TUNIS, Tunisia — The man stands furtively on a street corner, his face masked by a hoodie, his tense eyes scanning the crowd for any hint of Islamic State militants.
He was one of them before he left Syria a year ago, and he is afraid.
Now he chain-smokes as he describes the indiscriminate killing, the abuse of female recruits, the discomfort of a life where meals were little more than bread and cheese or oil. He recounts the knife held to his throat by fellow fighters who demanded he recite a particular Quranic verse on Islamic warfare to prove himself.
“It was totally different from what they said jihad would be like,” said the man, Ghaith, who asked to be identified by his first name only for fear of being killed. Ghaith eventually surrendered to Syrian soldiers.
While foreigners from across the world have joined the Islamic State militant group, some find day-to-day life in Iraq or Syria much more austere and violent than they had expected. These disillusioned new recruits also soon discover that it is a lot harder to leave than to join. The Syrian Observatory for Human Rights says the Islamic State group has killed 120 of its own members in the past six months, most of them foreign fighters hoping to return home.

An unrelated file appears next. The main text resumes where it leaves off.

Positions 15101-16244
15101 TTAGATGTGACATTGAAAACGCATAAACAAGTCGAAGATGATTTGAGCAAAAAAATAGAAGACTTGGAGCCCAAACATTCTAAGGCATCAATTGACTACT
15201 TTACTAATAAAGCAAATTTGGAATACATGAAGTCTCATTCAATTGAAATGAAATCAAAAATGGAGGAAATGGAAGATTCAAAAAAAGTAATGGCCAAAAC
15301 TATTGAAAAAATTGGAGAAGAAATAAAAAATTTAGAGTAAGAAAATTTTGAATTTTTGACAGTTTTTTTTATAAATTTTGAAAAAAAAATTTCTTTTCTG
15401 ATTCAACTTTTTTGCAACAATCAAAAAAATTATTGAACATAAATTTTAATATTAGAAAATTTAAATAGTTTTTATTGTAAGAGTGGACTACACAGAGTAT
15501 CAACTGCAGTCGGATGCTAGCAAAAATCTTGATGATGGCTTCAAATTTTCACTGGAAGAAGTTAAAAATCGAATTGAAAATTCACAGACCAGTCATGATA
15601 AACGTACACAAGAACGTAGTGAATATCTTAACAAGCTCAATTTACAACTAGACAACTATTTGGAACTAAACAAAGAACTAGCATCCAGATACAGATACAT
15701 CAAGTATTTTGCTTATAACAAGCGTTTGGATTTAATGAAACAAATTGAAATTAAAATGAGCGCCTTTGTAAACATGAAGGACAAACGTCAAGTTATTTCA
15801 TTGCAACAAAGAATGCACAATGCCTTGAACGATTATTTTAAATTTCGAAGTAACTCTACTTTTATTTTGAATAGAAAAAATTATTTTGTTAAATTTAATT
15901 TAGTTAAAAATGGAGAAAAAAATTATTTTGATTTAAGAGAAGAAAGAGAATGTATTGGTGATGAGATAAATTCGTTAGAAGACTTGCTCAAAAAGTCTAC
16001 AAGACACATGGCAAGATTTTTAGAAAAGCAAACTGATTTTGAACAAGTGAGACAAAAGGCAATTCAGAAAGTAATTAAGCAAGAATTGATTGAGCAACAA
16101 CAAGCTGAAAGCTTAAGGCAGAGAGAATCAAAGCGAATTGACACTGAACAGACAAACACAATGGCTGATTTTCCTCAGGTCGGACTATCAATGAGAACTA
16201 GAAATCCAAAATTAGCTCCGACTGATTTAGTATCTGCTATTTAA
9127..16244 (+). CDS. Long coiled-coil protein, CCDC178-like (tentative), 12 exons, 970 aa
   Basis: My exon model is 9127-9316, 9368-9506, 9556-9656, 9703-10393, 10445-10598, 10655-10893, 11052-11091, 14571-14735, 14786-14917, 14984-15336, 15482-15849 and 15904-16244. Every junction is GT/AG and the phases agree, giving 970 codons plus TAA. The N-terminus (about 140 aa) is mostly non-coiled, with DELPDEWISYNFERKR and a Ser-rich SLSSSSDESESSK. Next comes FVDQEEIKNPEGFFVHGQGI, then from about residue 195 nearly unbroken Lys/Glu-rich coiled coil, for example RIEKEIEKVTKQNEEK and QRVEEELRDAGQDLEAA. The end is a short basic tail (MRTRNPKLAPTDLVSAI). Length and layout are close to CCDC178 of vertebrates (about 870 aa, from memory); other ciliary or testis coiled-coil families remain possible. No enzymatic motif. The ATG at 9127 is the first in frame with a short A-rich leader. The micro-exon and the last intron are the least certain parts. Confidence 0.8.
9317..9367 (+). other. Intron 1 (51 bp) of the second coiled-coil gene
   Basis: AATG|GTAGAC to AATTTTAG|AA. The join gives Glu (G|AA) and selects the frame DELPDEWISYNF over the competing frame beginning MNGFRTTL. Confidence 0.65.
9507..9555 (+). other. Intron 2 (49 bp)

Even if they manage to escape, former fighters are considered terrorists and security risks in their own countries. Thousands of returnees are under surveillance or in jail in North Africa and Europe, where former militants massacred 17 people last month in terror attacks in Paris.
“Not everyone who returns is a budding criminal. Not everyone is going to kill – far from it,” said France’s top anti-terror judge, Marc Trevidic. “But it’s probable that there is a small fringe that is capable of just about anything.”
The Associated Press talked to more than a dozen former fighters, their families and lawyers about life in and escape from Islamic State, many of whom spoke only on condition of anonymity for fear of retribution.